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Visit, don't vacation: Dr. Henry says it's still okay to go to Whistler

Last Updated Feb 5, 2021 at 8:02 pm PDT

FILE - A ski instructor is seen walking along the base of Whistler Mountain in Whistler, B.C. Sunday, March 15, 2020. THE CANADIAN PRESS/Jonathan Hayward

There have been over 500 COVID-19 cases linked to Whistler resort in the past month

Dr. Bonnie Henry says it's okay to go out and ski with your family, but not party afterwards

Going to Whistler for a day trip is okay, says B.C.'s public health officer

WHISTLER (NEWS 1130) — You can’t go to church or a movie, but you can still head up to Whistler for a day trip.

Despite 547 cases of COVID-19 linked to the resort municipality over the past month, no immediate action is being taken to shut down ski resorts.

Provincial Health Officer Dr. Bonnie Henry says efforts are being made to help people with discounted passes who are nervous about violating her “stay local” directives.

“I know they are coming out with a plan. I expect it will be next week. But it is one of the concerns that has been brought to their attention. I know the community is very concerned about that, too,” she said.


Whistler RCMP says over the weekend, officers responded to seven complaints related to COVID-19 and issued five tickets for violating provincial public health orders.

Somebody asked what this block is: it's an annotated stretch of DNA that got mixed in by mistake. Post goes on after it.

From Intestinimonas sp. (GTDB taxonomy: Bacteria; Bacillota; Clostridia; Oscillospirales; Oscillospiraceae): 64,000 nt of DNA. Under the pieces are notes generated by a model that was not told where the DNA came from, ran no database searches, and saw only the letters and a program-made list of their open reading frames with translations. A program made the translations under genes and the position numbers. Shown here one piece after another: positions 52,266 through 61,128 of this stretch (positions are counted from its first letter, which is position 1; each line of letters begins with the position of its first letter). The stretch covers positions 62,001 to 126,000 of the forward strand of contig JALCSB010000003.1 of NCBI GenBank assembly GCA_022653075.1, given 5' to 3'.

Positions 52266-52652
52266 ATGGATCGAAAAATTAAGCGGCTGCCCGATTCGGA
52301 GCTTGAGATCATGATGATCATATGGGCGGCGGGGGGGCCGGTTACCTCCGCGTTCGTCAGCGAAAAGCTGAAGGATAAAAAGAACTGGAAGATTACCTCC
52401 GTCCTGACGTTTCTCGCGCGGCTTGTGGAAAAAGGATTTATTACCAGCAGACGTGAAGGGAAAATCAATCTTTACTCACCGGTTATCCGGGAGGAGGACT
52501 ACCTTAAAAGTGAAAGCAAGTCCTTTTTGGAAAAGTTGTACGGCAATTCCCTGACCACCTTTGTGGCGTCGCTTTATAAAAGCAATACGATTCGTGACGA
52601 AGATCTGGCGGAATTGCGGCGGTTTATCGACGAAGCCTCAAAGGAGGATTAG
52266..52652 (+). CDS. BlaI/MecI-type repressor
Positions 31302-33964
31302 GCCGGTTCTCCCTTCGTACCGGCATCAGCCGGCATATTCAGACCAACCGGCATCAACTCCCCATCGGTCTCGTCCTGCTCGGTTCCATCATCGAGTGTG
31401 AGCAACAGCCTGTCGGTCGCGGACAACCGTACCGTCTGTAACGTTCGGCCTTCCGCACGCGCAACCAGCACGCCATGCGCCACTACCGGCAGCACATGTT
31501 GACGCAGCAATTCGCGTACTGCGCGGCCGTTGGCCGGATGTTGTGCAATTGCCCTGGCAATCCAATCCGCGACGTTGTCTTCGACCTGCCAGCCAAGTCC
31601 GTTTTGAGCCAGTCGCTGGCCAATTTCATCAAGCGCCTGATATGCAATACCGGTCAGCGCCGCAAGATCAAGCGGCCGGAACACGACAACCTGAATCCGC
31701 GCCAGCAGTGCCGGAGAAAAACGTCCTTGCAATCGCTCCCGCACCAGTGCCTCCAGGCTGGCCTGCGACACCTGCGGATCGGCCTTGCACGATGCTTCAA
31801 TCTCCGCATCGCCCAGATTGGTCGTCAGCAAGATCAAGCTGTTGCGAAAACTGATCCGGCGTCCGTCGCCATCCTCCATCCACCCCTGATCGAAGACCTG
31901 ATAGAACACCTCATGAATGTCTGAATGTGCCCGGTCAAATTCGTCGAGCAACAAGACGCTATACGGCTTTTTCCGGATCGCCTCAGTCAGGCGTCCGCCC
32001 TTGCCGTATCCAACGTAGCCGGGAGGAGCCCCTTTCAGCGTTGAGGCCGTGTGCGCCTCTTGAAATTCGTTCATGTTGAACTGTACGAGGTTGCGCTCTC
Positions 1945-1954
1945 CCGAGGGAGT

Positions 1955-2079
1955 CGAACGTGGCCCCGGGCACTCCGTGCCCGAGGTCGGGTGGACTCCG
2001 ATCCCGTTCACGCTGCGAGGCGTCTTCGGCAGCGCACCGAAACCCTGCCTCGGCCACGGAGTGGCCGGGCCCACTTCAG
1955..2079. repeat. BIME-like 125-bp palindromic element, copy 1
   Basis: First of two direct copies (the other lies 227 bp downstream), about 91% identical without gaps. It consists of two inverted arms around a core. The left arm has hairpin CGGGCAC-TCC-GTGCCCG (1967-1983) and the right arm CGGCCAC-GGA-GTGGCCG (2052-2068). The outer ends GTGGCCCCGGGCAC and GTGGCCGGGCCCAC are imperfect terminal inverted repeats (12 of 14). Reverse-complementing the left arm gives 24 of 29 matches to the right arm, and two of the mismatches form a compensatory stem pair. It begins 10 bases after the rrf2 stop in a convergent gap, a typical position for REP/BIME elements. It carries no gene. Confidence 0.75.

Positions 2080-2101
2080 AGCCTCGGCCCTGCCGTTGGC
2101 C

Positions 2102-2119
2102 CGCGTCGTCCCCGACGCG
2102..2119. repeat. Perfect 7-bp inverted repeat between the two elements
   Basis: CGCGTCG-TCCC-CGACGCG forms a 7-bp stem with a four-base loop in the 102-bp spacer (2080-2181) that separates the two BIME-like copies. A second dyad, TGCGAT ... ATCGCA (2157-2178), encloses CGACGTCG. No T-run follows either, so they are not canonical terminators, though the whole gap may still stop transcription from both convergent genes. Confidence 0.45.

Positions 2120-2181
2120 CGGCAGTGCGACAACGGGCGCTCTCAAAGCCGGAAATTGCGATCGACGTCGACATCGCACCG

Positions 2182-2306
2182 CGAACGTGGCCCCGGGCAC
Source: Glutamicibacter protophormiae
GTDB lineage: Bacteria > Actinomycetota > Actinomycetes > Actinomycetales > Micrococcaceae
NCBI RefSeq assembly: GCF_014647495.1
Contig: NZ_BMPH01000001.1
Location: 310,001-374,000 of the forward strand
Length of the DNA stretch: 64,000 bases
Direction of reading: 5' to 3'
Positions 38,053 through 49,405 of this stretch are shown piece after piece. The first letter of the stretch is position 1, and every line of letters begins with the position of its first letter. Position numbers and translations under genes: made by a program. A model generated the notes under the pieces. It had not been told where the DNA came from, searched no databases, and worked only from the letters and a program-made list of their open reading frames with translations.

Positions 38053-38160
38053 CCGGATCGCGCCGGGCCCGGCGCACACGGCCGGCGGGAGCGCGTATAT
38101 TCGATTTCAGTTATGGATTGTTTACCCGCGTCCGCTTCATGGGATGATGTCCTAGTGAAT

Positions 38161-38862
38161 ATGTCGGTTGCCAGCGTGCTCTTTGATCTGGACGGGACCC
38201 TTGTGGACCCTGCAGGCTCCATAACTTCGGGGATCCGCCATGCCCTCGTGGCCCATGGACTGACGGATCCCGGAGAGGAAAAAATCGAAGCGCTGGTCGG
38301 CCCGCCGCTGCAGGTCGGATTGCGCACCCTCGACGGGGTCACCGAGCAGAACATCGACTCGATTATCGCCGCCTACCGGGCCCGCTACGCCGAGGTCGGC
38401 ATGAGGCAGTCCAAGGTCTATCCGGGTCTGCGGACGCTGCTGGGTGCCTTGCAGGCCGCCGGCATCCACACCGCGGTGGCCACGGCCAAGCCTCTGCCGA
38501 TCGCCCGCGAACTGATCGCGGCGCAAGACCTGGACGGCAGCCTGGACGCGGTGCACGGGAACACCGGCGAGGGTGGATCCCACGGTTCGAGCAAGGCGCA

Henry says it’s still okay to go to Whistler, as long as you aren’t spending the night.

“What I’m telling people is it’s okay to go outside to go skiing. It’s the ‘befores and the afters,’ the parties, and the getting together, and the social gathering — those have never been acceptable,” she said.

“That is where we’re seeing transmission happening in several communities,” Henry added.

We will have to wait until next week to find out what exactly is being done to stop the spread of the virus at ski resorts. There have been hints that people with passes that expire at the end of this season might be allowed to roll them over until next year, but that hasn’t been confirmed yet.

Health Minister Adrian Dix says inspections by WorkSafeBC have already been stepped up at businesses where exposures have been recorded — not just in Whistler, but also Fernie and at Big White near Kelowna.